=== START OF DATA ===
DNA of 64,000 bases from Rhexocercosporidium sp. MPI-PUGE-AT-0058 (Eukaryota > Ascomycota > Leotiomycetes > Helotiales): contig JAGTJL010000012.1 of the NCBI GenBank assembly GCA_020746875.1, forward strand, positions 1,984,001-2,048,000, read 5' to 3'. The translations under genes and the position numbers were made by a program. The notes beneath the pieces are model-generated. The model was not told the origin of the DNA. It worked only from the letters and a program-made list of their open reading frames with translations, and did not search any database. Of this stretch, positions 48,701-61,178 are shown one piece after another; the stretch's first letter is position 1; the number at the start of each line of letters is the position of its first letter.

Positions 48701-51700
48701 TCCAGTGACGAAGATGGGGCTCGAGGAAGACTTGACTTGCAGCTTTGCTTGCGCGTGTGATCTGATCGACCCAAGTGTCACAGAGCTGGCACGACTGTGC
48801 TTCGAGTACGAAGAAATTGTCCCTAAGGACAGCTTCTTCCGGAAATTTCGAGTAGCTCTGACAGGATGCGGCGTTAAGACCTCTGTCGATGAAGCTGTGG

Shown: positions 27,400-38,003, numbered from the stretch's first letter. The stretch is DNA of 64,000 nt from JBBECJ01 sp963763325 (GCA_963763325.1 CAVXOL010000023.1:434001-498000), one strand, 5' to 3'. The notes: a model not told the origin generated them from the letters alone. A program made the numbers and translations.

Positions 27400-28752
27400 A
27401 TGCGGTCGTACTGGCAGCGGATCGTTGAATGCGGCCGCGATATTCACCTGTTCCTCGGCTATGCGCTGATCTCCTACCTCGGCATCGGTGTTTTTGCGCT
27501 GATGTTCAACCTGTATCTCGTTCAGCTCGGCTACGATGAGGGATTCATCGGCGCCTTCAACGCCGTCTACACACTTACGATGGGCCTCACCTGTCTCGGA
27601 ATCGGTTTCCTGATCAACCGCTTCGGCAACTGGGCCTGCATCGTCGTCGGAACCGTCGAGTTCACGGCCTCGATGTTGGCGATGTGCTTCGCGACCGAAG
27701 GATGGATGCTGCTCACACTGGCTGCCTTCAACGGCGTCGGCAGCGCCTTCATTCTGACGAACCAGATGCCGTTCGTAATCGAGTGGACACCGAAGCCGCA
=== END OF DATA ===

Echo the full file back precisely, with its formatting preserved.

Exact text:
DNA of 64,000 bases from Rhexocercosporidium sp. MPI-PUGE-AT-0058 (Eukaryota > Ascomycota > Leotiomycetes > Helotiales): contig JAGTJL010000012.1 of the NCBI GenBank assembly GCA_020746875.1, forward strand, positions 1,984,001-2,048,000, read 5' to 3'. The translations under genes and the position numbers were made by a program. The notes beneath the pieces are model-generated. The model was not told the origin of the DNA. It worked only from the letters and a program-made list of their open reading frames with translations, and did not search any database. Of this stretch, positions 48,701-61,178 are shown one piece after another; the stretch's first letter is position 1; the number at the start of each line of letters is the position of its first letter.

Positions 48701-51700
48701 TCCAGTGACGAAGATGGGGCTCGAGGAAGACTTGACTTGCAGCTTTGCTTGCGCGTGTGATCTGATCGACCCAAGTGTCACAGAGCTGGCACGACTGTGC
48801 TTCGAGTACGAAGAAATTGTCCCTAAGGACAGCTTCTTCCGGAAATTTCGAGTAGCTCTGACAGGATGCGGCGTTAAGACCTCTGTCGATGAAGCTGTGG

Shown: positions 27,400-38,003, numbered from the stretch's first letter. The stretch is DNA of 64,000 nt from JBBECJ01 sp963763325 (GCA_963763325.1 CAVXOL010000023.1:434001-498000), one strand, 5' to 3'. The notes: a model not told the origin generated them from the letters alone. A program made the numbers and translations.

Positions 27400-28752
27400 A
27401 TGCGGTCGTACTGGCAGCGGATCGTTGAATGCGGCCGCGATATTCACCTGTTCCTCGGCTATGCGCTGATCTCCTACCTCGGCATCGGTGTTTTTGCGCT
27501 GATGTTCAACCTGTATCTCGTTCAGCTCGGCTACGATGAGGGATTCATCGGCGCCTTCAACGCCGTCTACACACTTACGATGGGCCTCACCTGTCTCGGA
27601 ATCGGTTTCCTGATCAACCGCTTCGGCAACTGGGCCTGCATCGTCGTCGGAACCGTCGAGTTCACGGCCTCGATGTTGGCGATGTGCTTCGCGACCGAAG
27701 GATGGATGCTGCTCACACTGGCTGCCTTCAACGGCGTCGGCAGCGCCTTCATTCTGACGAACCAGATGCCGTTCGTAATCGAGTGGACACCGAAGCCGCA